A map of human movement in the San Francisco Bay Area. Using geotagged Tweets, researchers found that metro downtowns are full of people who move about more (yellow), while suburban types tend to stay close to home (red).
Credit: Chris Danforth, University of Vermont
A new set of city maps reveals a constellation of human motion in San Francisco, Chicago, Los Angeles and New York City.
The research, not yet published in a peer-reviewed journal but submitted to the paper pre-print website arXiv.org on April 4, uses colorful dots to show how people move on a daily basis over the course of a year. Each dot represents a frequent Twitter user who has enabled geotagging so the location of their Tweets is easily pinpointed. The lighter the color of the dot, the farther that person travelled in 2011, according to his or her Twitter feed.
In each city, downtown is brighter yellow than the reddish, stay-close-to-home suburbs, said Christopher Danforth, a mathematician at the University of Vermont. [See Images of the Movement Maps]
"The downtown areas of big cities have people who are moving around a lot," Danforth told LiveScience. "These are people who either commute from far away to get there, or they're visiting."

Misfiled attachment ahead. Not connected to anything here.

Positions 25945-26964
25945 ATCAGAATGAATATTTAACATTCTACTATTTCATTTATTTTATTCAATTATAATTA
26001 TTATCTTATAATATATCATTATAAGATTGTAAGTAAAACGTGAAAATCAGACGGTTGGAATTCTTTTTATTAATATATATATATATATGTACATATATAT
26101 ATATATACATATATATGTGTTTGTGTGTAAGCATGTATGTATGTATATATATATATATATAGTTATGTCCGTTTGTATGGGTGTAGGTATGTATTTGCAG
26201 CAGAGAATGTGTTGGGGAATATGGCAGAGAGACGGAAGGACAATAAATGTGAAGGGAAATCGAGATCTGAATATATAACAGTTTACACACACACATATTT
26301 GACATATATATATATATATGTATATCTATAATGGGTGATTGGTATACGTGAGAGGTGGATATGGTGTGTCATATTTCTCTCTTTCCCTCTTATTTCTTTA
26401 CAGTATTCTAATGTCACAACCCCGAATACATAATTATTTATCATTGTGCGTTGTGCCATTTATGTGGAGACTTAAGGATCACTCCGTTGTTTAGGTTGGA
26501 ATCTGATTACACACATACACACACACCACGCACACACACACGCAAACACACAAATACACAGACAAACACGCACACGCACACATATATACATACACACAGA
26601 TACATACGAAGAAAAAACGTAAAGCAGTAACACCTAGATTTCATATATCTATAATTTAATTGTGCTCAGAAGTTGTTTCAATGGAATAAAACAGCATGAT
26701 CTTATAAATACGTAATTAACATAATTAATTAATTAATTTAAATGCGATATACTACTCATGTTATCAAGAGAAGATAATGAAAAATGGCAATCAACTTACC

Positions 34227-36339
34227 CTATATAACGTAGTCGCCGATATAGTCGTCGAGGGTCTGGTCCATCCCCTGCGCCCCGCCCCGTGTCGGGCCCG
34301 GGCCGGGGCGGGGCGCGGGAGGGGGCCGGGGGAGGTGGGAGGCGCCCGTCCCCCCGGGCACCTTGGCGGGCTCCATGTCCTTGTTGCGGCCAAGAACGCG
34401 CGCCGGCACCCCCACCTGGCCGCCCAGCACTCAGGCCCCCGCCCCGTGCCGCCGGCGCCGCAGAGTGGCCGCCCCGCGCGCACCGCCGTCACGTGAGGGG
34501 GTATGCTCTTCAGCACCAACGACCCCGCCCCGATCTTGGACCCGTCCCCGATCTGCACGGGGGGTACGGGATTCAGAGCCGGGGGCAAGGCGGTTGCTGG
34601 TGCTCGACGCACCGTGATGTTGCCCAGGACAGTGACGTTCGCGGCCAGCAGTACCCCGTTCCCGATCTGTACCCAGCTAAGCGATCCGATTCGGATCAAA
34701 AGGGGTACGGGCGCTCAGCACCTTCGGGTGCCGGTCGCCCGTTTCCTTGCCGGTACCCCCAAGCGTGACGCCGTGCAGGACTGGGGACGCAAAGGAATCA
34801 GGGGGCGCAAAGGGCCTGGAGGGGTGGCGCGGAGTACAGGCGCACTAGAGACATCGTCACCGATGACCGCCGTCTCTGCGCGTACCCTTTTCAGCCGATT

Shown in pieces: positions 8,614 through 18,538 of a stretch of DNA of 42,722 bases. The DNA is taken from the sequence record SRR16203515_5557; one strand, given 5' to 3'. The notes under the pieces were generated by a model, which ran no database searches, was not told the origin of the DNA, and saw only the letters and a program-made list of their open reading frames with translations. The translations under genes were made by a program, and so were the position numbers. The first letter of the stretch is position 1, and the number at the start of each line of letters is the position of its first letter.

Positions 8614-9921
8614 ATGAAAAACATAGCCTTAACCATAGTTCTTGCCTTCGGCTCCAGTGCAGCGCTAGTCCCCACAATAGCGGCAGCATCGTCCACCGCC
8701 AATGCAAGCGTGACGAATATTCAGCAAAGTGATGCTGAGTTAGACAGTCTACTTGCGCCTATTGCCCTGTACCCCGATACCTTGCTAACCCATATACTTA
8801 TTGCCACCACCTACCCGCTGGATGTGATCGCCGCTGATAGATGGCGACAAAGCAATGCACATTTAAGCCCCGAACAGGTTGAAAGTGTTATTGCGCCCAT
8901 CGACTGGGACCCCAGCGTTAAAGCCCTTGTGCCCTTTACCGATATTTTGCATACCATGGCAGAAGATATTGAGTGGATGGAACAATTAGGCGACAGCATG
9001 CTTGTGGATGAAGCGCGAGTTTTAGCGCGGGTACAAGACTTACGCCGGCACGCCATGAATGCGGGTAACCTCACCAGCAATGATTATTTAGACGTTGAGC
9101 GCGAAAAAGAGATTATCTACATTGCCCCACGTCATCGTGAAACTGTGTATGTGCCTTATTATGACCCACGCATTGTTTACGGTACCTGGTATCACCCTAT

Danforth and his colleagues used 37 million tweets from 180,000 people to create the maps. The researchers also aggregated the data to reveal daily travels. Most people, it turns out, have a stable routine: They spend most of their time on an axis from home to another location, presumably work.
"People are very predictable, much more than you would think," Danforth said.
The Tweet data matches what's seen from mobile phone records, the researchers wrote on their blog onehappybird.com; but it's more precise, because mobile phone calls are pinged through the nearest tower while Twitter uses GPS to pinpoint location more precisely. Unsurprisingly, the researchers found, people tweet from home most in the morning and the evening, when they're not at work.
As of December 2012, Twitter claimed more than 200 million active monthly users. The cacophony of 140-character thoughts broadcast by these users has proven useful to researchers looking for large-scale trends. Researchers have used Twitter to measure happiness, revealing that Saturdays are happy, that people really do hate Mondays, and that Twitterers loved the royal wedding of Prince William and Catherine Middleton.
Other online sources provide a similar wealth of information. Google Trends, which records Google searches, can capture nervousness among investors, predicting stock market declines, according to research published April 25 in the journal Scientific Reports. Google Trends has also been used to help forecast flu outbreaks in particular cities.
The movement data could be used to figure out if a particular lifestyle leads people to become happier, Danforth said. Perhaps someone who walks to work or takes a bike might have a sunnier disposition than a car commuter, for example.
"If we could quantify the amount of happiness that is drained from you by driving an hour each way to work, that would be an important thing," Danforth said.